Abbas moves to draw line under sex scandal

Chief of staff suspended over video alleged to show encounter with job applicant
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The Independent Online

The Palestinian President, Mahmoud Abbas has suspended his chief of staff over an alleged sex scandal that has further eroded his public standing.

Three leading Abbas loyalists in Fatah have been appointed to a commission which will investigate the behaviour of the chief of staff, Rafiq al-Husseini.

Given that past inquiries by the Palestinian Authority (PA) into corruption and political fiascos – including the loss of Gaza to Hamas in 2007 – have not led to dismissals, the step was seen as a way of addressing public anger over the scandal, while not yet firing Mr Husseini, a long-time Abbas associate.

Israeli television's Channel Ten last week aired a video that showed Mr Husseini undressing and then lying in bed while calling out to a woman off-camera to join him. "Do I turn off the light or do you? What is the procedure?" he is heard to ask.

The woman was allegedly a job applicant with the PA. The video, made available by a former Palestinian intelligence agent, was later posted on YouTube and widely viewed by ordinary Palestinians.

It caused widespread disgust, even though it seems from the film that Mr Husseini was probably victim of entrapment by the intelligence officer, whose responsibilities included investigating corruption inside the PA. "No doubt when you see images it's a different story; very different from if someone told you," said Wadie Abu Nassar, Haifa-based director of the International Center for Consultations think-tank. Fatah's bitter rival, Hamas, which rules the Gaza Strip is exploiting the scandal to present itself as a clean foil to Fatah. Its media has stressed that the intelligence officer, Fahmi Shabaneh, claims that he has also amassed considerable evidence of financial corruption at the top levels of the PA, including the theft of millions of dollars in public funds.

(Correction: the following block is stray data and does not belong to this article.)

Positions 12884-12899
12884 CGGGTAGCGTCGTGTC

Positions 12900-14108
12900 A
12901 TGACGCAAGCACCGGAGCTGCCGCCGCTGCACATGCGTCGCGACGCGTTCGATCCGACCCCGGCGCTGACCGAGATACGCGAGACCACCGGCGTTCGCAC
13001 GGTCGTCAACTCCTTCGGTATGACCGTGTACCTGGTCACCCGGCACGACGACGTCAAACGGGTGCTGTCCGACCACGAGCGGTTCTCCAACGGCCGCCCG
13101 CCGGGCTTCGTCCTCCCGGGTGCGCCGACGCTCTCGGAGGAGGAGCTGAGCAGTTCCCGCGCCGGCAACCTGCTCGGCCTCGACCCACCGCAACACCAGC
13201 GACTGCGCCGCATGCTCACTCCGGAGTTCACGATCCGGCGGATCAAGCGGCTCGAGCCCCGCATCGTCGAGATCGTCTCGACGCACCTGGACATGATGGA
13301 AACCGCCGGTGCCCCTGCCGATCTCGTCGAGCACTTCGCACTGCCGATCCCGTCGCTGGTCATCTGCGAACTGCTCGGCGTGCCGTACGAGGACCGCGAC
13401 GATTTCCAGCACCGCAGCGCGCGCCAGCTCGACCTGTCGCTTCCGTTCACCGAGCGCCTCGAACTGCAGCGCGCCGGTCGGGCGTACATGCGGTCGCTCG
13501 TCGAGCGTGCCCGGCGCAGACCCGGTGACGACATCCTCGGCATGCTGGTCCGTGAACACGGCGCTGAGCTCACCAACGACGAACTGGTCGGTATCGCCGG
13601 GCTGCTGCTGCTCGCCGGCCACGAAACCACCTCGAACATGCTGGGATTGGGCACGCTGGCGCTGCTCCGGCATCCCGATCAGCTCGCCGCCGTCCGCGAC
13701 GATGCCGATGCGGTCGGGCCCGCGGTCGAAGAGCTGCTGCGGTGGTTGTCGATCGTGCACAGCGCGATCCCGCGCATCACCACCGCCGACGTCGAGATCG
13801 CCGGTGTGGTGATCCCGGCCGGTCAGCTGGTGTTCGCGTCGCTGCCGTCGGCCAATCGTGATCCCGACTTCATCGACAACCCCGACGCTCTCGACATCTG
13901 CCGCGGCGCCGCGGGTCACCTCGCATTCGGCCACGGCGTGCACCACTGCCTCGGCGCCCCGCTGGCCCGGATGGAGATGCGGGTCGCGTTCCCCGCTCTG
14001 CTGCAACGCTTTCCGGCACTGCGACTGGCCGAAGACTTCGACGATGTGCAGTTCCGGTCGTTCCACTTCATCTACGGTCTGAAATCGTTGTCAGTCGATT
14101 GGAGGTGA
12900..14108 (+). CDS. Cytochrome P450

Although the Palestinian Prime Minister, Salam Fayyad, has stressed fiscal transparency, Mr Abbas has not been able to shake off the public perception of corruption that dates back to the leadership of Yasser Arafat.

Critics of Mr Abbas stress that he knew about the allegations against Mr Husseini for more than a year and did nothing. Mr Abbas's inability to wrest substantial concessions from Israel, or to make good on promises to establish an independent Palestinian state, have also weakened him.

"What is certain is that this scandal is further harming the already damaged image of the PA in the eyes of its own constituency," Mr Abu Nassar said.

Mr Husseini, meanwhile, has said he was the victim of a conspiracy by Israelis and some Palestinians to discredit him and Mr Abbas.

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